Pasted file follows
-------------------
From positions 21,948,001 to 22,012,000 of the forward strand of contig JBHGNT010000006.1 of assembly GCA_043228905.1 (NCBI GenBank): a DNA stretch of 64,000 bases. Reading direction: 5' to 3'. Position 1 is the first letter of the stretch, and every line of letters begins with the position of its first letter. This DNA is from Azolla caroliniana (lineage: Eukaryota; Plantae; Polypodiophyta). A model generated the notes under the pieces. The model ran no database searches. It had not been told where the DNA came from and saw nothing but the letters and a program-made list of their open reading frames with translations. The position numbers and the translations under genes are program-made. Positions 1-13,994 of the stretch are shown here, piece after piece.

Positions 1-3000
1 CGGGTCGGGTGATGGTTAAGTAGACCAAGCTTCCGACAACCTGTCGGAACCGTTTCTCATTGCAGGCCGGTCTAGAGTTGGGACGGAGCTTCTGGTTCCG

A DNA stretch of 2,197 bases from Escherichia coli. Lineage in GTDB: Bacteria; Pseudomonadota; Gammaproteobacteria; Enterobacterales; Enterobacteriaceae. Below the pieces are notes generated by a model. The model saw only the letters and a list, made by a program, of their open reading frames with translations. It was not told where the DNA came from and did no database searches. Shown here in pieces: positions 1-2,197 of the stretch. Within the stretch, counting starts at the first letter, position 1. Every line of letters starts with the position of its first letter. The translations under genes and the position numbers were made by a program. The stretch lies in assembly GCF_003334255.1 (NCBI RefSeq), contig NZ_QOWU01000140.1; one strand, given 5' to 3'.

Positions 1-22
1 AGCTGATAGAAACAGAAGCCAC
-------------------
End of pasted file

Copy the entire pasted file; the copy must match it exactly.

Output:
From positions 21,948,001 to 22,012,000 of the forward strand of contig JBHGNT010000006.1 of assembly GCA_043228905.1 (NCBI GenBank): a DNA stretch of 64,000 bases. Reading direction: 5' to 3'. Position 1 is the first letter of the stretch, and every line of letters begins with the position of its first letter. This DNA is from Azolla caroliniana (lineage: Eukaryota; Plantae; Polypodiophyta). A model generated the notes under the pieces. The model ran no database searches. It had not been told where the DNA came from and saw nothing but the letters and a program-made list of their open reading frames with translations. The position numbers and the translations under genes are program-made. Positions 1-13,994 of the stretch are shown here, piece after piece.

Positions 1-3000
1 CGGGTCGGGTGATGGTTAAGTAGACCAAGCTTCCGACAACCTGTCGGAACCGTTTCTCATTGCAGGCCGGTCTAGAGTTGGGACGGAGCTTCTGGTTCCG

A DNA stretch of 2,197 bases from Escherichia coli. Lineage in GTDB: Bacteria; Pseudomonadota; Gammaproteobacteria; Enterobacterales; Enterobacteriaceae. Below the pieces are notes generated by a model. The model saw only the letters and a list, made by a program, of their open reading frames with translations. It was not told where the DNA came from and did no database searches. Shown here in pieces: positions 1-2,197 of the stretch. Within the stretch, counting starts at the first letter, position 1. Every line of letters starts with the position of its first letter. The translations under genes and the position numbers were made by a program. The stretch lies in assembly GCF_003334255.1 (NCBI RefSeq), contig NZ_QOWU01000140.1; one strand, given 5' to 3'.

Positions 1-22
1 AGCTGATAGAAACAGAAGCCAC